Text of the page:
One of Joe Biden’s latest presidential campaign events in Minnesota was a Friday afternoon Zoom call with an invisible audience of unspecified size.
Holding forth was U.S. Sen. Amy Klobuchar, framed by bookshelves, talking up the former vice president in the latest of a series of “virtual roundtables” that have become a staple of the Biden campaign in Minnesota. It served as a prelude to the Democratic National Convention that gets underway on Monday, which will be almost entirely in cyberspace.
“What I love about Joe Biden is he gives people a plan, and passion, and a heart,” Klobuchar said. “He gives you something to vote for, not just against.”
While Biden and his surrogates chase votes via Zoom gatherings, text messages and phone calls, the re-election campaign of President Donald Trump in Minnesota has moved back to the kind of in-person campaign events that were a hallmark of pre-pandemic electioneering.
The opening of a new Trump field office in Anoka on Saturday was billed as part of a “seamless transition” to in-person campaigning.
Earlier this month, Republican U.S. Senate candidate Jason Lewis helped open a new “Trump Victory Office” in the St. Cloud area.
Both field offices are among the lengthy list of examples of the Trump campaign’s deep dive into Minnesota, a state he has vowed to flip. The president himself is scheduled to be back in Minnesota on Monday for a campaign event in Mankato.
While the Biden campaign’s real-time footprint remains light by traditional standards, the Trump campaign has swarmed the state with organizers, all with an aim of proving that Minnesota isn’t as reliably Democratic on the presidential level as it’s been all the way back to the 1976 election.
“We have built an infrastructure that’s letting us engage communities on their own terms,” said Preya Samsundar, spokeswoman for Trump’s campaign in Minnesota.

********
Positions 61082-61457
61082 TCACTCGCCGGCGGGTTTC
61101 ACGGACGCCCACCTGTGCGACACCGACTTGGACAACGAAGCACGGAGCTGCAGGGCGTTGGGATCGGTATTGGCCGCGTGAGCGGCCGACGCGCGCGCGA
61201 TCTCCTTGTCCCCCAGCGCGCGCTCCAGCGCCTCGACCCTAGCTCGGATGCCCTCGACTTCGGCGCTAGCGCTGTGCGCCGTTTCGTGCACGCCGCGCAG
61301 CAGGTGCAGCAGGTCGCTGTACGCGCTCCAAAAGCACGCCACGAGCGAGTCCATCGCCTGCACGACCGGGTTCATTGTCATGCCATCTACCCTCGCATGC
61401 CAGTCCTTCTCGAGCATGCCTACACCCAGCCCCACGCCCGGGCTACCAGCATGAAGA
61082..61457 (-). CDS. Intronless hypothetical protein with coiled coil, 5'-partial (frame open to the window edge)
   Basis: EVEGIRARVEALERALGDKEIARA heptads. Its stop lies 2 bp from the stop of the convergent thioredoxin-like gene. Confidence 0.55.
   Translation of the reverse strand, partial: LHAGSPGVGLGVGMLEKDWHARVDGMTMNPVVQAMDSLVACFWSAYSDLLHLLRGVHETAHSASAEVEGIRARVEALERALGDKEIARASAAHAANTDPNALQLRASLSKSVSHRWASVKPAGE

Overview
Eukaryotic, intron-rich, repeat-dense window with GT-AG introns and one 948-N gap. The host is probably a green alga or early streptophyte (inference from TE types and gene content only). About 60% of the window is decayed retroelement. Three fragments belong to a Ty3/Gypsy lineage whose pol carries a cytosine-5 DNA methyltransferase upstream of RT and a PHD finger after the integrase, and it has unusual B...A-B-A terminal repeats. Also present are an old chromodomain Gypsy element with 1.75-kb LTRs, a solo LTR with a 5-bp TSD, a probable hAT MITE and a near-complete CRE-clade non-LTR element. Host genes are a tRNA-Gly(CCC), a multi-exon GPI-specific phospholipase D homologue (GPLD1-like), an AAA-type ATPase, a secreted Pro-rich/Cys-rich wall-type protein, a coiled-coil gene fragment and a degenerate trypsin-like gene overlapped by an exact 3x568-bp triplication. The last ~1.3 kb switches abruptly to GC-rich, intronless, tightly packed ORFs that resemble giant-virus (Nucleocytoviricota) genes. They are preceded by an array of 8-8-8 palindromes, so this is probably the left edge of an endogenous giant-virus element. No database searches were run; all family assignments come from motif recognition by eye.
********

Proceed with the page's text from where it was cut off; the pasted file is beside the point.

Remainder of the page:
So far this cycle the Trump campaign says it has made more than 2 million voter contacts in Minnesota — with more than a million of those just in the last month. The campaign defines “voter contacts” as direct conversation between a campaign worker or volunteers and prospective voters, either in person or on the phone.
The Biden campaign, working with the Minnesota DFL, reports some 800,000 voter contacts. In contrast to the Trump campaign, the Biden campaign counts texts and other kinds of online contact. But they have eschewed door-knocking and in-person events.
“I think we’re in a very good place and that the tactics we’re using right now are working,” said Corey Day, senior adviser to the Biden campaign for Minnesota and a former executive director of the Minnesota DFL.
The differing approaches echo the split between the two major political parties on how to respond to the pandemic, with Republicans generally much more dismissive of shutdown orders, mask mandates and limits on group gatherings. Samsundar said campaign outreach workers are following public health guidelines, wearing masks and socially distancing as they knock doors.
In recent weeks, masked volunteers for the Trump campaign have fanned across the state to knock on doors in pursuit of votes. Trump Victory Offices have been holding meetups at a steady clip in recent weeks, with the “Minnesota Trump Victory” Twitter account posting a constant stream of photos of volunteers, activists and candidates gathering for picnics and watch parties and canvasses.
Trump goes rural